2015 Was the Hottest Year on Record, by a Stunning Margin

We actually broke the record for breaking records.

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Photographer: Dado Galdieri/Bloomberg

Seven billion people seek respite from the heat.

To say that 2015 was hot is an understatement. The average recorded temperature across the surface of the planet was so far above normal that it set a record for setting records. 

The year was more than a quarter of a degree Fahrenheit warmer than the last global heat record—set all the way back in 2014—according to National Oceanic and Atmospheric Administration figures released on Wednesday. A quarter of a degree may not sound like much, but on a planetary scale it's a huge leap. Most previous records were measured by hundredths of a degree.

A powerful El Niño is largely responsible for the year’s extremes, but make no mistake: This is what global warming looks like. Temperatures are rising 10 times faster than during the bounce back from the last ice age. Fifteen of the hottest 16 years on record have come in the 21st century. This animation shows earth’s warming climate, recorded in monthly measurements from land and sea dating back to 1880. Temperatures are displayed in degrees above or below the 20th century average.

http://www.bloomberg.com/graphics/hottest-year-on-record/2015/embed/

 

The heat during 2015 was relentless. Monthly records were broken for every month except January (second hottest) and April (third hottest), according to data from NOAA. The year ended with an exclamation point in December, recording the most extreme departure for any month on record.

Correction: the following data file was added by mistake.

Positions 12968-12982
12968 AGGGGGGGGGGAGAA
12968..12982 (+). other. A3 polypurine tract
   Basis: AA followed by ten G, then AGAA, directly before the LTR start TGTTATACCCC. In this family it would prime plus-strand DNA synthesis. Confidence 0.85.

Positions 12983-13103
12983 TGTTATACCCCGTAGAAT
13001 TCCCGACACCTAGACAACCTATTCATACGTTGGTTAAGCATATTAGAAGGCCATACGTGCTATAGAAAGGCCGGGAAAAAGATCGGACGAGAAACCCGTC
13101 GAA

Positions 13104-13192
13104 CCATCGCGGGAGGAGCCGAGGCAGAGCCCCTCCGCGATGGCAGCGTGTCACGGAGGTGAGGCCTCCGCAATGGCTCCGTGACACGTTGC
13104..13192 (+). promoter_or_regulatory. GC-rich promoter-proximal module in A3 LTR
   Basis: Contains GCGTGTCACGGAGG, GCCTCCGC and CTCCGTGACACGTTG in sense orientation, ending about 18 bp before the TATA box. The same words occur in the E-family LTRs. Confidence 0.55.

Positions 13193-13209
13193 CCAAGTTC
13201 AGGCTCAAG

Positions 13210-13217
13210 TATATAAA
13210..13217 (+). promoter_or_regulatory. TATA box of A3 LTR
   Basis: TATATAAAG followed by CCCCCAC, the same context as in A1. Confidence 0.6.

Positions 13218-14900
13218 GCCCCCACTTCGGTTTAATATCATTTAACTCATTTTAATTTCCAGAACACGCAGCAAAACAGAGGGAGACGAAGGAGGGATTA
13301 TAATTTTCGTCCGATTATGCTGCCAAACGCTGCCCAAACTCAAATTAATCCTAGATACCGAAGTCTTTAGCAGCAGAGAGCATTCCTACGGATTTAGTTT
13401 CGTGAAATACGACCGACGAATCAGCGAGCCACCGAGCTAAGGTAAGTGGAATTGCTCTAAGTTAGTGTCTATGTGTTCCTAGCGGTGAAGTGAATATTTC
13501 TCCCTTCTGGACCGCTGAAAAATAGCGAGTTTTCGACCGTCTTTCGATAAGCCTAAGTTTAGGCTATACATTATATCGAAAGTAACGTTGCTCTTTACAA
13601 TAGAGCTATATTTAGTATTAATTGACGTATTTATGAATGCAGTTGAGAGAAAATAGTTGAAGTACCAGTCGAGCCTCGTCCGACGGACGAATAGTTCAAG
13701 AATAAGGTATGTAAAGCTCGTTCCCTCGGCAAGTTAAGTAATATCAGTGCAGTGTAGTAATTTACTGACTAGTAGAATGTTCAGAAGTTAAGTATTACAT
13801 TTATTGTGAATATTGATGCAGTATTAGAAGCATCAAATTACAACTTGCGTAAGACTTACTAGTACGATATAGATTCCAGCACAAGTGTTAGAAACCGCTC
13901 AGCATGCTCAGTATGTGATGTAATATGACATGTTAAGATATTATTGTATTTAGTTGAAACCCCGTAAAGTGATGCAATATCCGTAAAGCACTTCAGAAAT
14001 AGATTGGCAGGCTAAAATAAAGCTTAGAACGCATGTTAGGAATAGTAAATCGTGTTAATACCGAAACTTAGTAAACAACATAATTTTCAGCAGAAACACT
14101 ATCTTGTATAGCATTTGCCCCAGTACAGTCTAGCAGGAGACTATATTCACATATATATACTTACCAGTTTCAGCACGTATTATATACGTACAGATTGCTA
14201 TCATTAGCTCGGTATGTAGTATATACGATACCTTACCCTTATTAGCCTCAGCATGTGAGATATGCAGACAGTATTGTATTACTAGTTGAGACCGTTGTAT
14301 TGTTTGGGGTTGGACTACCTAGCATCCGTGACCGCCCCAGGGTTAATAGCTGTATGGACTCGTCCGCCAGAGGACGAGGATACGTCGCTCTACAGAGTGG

Results from the world’s top monitoring agencies vary slightly, but NASANOAA, the Japan Meteorological Agency, and the U.K.'s Met Office all agree: 2015 was unprecedented. The heat was experienced differently around the world, but most regions were unusually warm to downright scorching for much of the year.

Source: NOAA

Up Next: More Broken Records

The El Niño weather pattern of 2015 produced some of the hottest temperatures ever witnessed across swaths of the equatorial Pacific. Across the globe, El Niño triggered powerful typhoons, spoiled cocoa harvests in Africa, and contributed to vast fires in Indonesia. California is getting pummeled with floods, and residents on the U.S. East Coast are bracing for an El Niño fueled snow dump this weekend.

El Niño has peaked but may carry on through late spring or early summer, according to the U.S. Climate Prediction Center. The heat that is dispersed into the atmosphere during an El Niño can linger, which means 2016 could be yet another record hot year worldwide. That's by no means guaranteed. 

The current El Niño has been a bit unusual in that it seemed to start in 2014 before faltering and re-emerging in 2015, said Kevin Trenberth, a senior scientist at the National Center for Atmospheric Research in Boulder, Colo. As a result, the warming that typically comes after an El Niño may have already occurred, Trenberth said. "If I had to guess, 2015 will probably beat out 2016."

So 2016 might set another record. Or it might not. But one thing is certain: It won't be normal. Those days are behind us.

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